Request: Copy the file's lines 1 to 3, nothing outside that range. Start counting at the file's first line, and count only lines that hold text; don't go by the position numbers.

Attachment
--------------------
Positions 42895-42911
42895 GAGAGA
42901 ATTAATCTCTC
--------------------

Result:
Positions 42895-42911
42895 GAGAGA
42901 ATTAATCTCTC